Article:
Our team member Sanna Kopra together with Matti Nojonen, Professor of Chinese Culture and Society, University of Lapland, wrote a guest column in the Helsingin Sanomat “Uuden Silkkitien investoinnit vesittävät Kiinan ilmastotavoitteet” (Investments in the new Silk Road will water down China’s climate goals). In the column, Kopra and Nojonen argue, that in order to become the climate leader that China wants to be, its Silk Road project should break away from the fossil economy.
Today our team representatives, Veli-Pekka Tynkkynen and Meri Kulmala took part together with journalist Jussi Konttinen in the Tiedekulma event “Mikä liikuttaa kansaa Venäjällä?” (What mobilises people in Russia?). The discussion was led by Ville Blåfield and focused on the politicization of local and social issues in Russia. Svetlana Erpyleva from Public Sociology Laboratory provided video comments.
When Moscow wanted to take its waste more than a thousand miles to Arkhangelsk region, the locals rose up to oppose the project. In addition to the widespread environmental protests, Russia has seen the mobilisation of citizens around other local issues that strongly affect people’s daily lives, such as construction and day care. What is everyday social and political activity in Russia like? Does the change in the system arise from everyday issues and protest-ready people? What is political in Russia?
The speakers discussed the concrete local problems and how sometimes they trespass regional borders and get politicised, like in Shiyes case, how local grievances can reveal problems on structural level, and how the people mobilise against them and what affects it. The discussion covered a broad range of issues and Russian areas from an expert point of view.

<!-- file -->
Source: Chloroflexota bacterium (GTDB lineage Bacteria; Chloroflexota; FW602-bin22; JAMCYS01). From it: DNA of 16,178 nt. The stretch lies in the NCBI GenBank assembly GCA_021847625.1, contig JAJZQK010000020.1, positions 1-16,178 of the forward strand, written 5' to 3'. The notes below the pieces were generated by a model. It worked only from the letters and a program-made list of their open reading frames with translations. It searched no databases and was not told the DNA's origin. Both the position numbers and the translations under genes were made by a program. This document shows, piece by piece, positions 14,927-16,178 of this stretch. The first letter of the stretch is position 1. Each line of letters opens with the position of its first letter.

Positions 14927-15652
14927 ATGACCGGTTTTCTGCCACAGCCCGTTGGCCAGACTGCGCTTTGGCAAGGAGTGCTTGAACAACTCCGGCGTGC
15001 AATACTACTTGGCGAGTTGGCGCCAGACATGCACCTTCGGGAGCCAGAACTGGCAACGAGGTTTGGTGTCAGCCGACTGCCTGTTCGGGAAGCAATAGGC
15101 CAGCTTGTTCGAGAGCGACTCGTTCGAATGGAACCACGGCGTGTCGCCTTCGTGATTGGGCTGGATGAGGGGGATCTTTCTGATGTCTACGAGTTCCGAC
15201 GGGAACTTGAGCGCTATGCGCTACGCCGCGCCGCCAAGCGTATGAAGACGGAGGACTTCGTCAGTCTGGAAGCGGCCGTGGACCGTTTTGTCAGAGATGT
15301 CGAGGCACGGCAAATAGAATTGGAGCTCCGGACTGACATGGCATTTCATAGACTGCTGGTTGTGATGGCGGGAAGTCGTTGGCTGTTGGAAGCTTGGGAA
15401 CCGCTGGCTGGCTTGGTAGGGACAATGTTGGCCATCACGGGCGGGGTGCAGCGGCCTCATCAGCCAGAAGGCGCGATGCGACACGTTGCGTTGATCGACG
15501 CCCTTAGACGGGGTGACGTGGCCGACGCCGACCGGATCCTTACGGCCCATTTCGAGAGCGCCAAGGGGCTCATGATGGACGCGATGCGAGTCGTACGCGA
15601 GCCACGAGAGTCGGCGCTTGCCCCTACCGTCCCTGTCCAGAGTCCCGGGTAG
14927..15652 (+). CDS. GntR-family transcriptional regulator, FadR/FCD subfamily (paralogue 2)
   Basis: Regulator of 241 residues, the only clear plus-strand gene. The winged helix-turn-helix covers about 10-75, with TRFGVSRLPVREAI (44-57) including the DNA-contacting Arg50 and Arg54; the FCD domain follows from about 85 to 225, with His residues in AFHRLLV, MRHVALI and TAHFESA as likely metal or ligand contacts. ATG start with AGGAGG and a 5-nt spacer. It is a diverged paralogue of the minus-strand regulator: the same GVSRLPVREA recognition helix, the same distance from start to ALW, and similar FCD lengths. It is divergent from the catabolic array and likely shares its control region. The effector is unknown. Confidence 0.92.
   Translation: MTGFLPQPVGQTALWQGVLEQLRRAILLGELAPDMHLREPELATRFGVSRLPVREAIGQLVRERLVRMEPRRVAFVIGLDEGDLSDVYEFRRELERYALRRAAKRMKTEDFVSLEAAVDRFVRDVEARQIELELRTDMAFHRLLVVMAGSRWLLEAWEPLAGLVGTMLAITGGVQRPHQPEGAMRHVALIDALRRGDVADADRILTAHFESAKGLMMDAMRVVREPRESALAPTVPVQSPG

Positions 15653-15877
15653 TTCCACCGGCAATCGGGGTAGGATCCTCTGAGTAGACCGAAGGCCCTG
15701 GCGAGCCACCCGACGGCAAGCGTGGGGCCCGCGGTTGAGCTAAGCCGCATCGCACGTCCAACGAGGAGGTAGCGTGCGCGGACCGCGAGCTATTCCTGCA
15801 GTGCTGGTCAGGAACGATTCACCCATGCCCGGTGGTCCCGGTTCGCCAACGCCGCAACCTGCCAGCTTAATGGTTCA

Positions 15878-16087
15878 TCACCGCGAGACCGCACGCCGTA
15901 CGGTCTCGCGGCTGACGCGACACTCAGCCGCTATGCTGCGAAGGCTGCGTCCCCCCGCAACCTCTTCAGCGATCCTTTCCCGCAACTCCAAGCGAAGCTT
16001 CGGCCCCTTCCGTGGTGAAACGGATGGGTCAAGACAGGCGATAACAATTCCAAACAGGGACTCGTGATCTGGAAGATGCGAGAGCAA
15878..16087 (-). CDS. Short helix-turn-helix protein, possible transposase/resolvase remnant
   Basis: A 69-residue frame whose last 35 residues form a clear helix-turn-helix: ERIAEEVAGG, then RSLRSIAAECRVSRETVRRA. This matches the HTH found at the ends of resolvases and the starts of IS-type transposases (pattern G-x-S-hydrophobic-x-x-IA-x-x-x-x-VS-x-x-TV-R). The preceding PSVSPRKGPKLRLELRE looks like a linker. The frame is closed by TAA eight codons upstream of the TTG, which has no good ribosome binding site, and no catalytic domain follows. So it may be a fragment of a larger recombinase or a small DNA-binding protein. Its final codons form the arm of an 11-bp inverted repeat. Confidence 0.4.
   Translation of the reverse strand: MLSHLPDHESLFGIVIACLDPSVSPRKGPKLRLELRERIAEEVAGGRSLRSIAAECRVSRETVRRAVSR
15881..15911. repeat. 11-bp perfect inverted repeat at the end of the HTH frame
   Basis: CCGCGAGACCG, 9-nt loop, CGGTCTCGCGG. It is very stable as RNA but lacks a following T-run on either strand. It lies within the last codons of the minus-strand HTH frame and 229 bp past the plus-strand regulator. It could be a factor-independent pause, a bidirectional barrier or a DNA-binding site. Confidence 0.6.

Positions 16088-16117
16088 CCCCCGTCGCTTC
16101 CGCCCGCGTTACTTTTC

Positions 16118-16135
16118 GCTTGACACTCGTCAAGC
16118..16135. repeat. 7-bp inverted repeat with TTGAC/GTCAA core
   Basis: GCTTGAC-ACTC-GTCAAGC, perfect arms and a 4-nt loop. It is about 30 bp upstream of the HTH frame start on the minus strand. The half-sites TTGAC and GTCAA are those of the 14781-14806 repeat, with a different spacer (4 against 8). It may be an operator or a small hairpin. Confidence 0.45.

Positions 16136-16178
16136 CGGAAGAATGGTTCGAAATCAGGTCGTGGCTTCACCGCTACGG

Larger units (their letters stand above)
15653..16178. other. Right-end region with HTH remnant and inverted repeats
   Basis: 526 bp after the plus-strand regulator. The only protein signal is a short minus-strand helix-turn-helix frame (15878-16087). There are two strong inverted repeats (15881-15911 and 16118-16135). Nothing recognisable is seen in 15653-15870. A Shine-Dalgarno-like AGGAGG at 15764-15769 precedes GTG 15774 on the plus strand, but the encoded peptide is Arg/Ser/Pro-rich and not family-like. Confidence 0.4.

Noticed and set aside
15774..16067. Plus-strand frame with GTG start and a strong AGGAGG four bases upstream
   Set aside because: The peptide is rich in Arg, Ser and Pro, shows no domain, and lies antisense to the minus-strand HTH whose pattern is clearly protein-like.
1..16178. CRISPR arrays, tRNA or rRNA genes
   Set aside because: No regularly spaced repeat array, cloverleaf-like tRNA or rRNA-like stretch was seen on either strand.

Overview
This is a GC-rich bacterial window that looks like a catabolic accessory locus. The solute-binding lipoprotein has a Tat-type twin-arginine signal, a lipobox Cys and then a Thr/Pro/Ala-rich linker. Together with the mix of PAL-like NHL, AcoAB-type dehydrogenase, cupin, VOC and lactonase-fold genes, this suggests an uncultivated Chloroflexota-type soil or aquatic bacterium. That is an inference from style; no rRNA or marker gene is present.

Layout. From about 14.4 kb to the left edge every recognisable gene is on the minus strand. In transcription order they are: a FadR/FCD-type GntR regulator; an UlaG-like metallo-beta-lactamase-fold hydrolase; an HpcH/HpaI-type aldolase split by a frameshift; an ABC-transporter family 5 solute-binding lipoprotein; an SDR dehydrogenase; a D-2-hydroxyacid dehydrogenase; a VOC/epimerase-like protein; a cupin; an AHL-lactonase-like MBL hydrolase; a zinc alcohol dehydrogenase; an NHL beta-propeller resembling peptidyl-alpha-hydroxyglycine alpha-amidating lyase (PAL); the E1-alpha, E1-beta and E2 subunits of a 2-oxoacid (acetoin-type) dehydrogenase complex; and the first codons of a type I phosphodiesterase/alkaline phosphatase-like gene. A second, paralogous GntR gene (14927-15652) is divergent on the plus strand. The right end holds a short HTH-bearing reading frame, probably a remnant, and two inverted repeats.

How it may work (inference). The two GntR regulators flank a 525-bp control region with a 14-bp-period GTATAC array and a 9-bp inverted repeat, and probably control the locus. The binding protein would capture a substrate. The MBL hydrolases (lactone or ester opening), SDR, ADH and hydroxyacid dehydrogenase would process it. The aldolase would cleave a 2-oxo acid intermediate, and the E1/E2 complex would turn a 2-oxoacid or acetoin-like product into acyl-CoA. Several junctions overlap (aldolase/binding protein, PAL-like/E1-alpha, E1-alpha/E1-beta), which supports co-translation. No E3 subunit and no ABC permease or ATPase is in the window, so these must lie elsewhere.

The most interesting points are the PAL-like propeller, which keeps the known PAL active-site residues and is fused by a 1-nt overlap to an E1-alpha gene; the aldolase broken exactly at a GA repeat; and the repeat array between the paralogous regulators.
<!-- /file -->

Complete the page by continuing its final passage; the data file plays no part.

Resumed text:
The recording of the discussion is available below:
In the talk, Sohvi presented her current work, focusing on Northern Norway. She explored the question of how does local oil and gas production impact peoples human security, and what kind of role do emotions have in that. She concluded that the security narratives are complex as the local production is both the source of security and insecurity, and notes that the global capitalist/extractivist framework sets certain limits for crafting the narratives. In addition, she argued that the role of emotions should be crucial within the human security approach.